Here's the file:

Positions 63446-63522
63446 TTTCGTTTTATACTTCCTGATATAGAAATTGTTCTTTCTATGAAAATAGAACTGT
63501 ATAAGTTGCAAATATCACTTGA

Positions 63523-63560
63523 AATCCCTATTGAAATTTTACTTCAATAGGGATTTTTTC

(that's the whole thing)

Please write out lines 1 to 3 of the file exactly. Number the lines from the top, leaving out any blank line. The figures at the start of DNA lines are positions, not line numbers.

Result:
Positions 63446-63522
63446 TTTCGTTTTATACTTCCTGATATAGAAATTGTTCTTTCTATGAAAATAGAACTGT
63501 ATAAGTTGCAAATATCACTTGA